Sadly Canada suffered another plant closure yesterday- the Heinz plant in Ontario- another casualty of the high dollar. And to think everybody kisses the ground that Warren Buffet walks on- he is just another one of the groups buys the companies up and chops them up and shares rise- profits increase and workers lose. Warren Buffet yes he is a genius? Buys up Ketchup and shuts down plants shares rise? So who could have ever envisioned such a magically route to wealth generation! Great work Mr Buffet. Such a stellar man.

  • I am starting to believe the best way to train a worker is to teach them speculation skills. Once one gets through the discourse and sugar coated hyperbola that envelops the financial industry- it boils down to speculation- and risk aversion through controlling the house. Truly- and the central bankers are willing partners in it all- it truly should be the spectacle that we all are pointing at with both economic hands- the visible kind! Another fabulous example is Bitcoin- I have been researching Bitcoin, and it a mind boggling exercise in defining value.

    Basically we should be training every worker to develop and market an algorithm that encrypts a mathematical formula that once you solve that encryption, you generate currency at a set and steady release rate- sadly the amount of power being put to computers to figure out the next encryption of Bitcoin currency- they call it “mining” is now at 74,000 megawatt hours- enough to power a good sized town! I swear if this is not boiling frogs in the central banks I am not sure what will.

    So kids- get to school and develop those speculative skills so that you too can join the math people out there in the finance industry who create value from thin air- yet somehow when a government wants to build a road, hospital or school- it somehow defies the logic of austerity!! Bitcoin just went from being worth a total of 100 million US dollars to over 900 million in just 2 months. And not a single constructive value adding act was completed- in fact it wasted over 70,000 Megawatts hours of power consumption on computers dedicated to decrypting the next encrypted mining algorithm to release a Bit nugget- I wonder if the staples theory would be applied to this- I guess one could set up server farms in the arctic and dedicate them to mining bitcoins.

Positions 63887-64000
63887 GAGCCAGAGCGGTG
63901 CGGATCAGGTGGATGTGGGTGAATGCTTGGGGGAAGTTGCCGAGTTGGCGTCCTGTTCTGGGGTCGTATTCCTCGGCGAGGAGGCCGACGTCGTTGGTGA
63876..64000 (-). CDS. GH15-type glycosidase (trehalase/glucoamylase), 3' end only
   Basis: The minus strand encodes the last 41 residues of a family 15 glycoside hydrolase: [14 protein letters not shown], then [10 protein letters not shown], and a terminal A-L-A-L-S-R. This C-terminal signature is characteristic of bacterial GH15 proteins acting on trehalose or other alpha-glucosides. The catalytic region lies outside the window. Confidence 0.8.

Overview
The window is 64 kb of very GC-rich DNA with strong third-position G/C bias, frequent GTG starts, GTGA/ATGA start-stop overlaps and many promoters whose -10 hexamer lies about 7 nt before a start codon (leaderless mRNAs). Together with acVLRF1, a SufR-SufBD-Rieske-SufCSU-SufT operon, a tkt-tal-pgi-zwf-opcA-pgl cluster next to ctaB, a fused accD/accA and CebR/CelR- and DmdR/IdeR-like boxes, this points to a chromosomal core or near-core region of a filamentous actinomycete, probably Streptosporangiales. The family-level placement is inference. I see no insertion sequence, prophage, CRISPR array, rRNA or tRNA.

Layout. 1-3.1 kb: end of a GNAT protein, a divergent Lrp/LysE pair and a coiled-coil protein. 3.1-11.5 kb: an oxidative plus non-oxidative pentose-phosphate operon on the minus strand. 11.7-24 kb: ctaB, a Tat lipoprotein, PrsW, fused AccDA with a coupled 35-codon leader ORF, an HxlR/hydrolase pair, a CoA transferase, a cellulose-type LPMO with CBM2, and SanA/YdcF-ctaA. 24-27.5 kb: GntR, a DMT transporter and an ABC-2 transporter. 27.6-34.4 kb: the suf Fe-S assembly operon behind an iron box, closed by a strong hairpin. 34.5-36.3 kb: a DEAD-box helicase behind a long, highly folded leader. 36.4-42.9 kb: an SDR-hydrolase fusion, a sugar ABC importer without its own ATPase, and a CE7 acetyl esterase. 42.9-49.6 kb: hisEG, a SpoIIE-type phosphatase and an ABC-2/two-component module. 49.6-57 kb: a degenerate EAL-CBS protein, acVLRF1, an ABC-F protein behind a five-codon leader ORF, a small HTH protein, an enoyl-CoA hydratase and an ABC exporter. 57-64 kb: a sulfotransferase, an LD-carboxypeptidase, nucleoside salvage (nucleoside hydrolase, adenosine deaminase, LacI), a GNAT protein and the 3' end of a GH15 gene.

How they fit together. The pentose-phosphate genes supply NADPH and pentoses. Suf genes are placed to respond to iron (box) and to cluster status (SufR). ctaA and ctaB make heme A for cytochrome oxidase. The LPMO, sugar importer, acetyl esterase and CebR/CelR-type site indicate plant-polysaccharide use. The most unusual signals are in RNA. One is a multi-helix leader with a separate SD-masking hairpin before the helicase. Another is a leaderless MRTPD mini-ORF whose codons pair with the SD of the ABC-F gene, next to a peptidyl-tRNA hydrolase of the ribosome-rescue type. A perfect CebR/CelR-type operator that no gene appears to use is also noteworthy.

Marx would have had a field day with the labour theory of value on this one!

    See the Bitcoin stats here- this was all invented by a math student who just thought about an algorithm that would slowly release money- and the higher the demand the longer the more complex the algorithm would be to unlock or print the next dollar. But I wish for the life of me I could actually get it! Cause I do not- but the money launderers and the tax haters love it! And hey if you were in that space- I am sure you would love Bitcoin as well- as you probably are not much into society – an anarchists free riding monetary fantasy come true.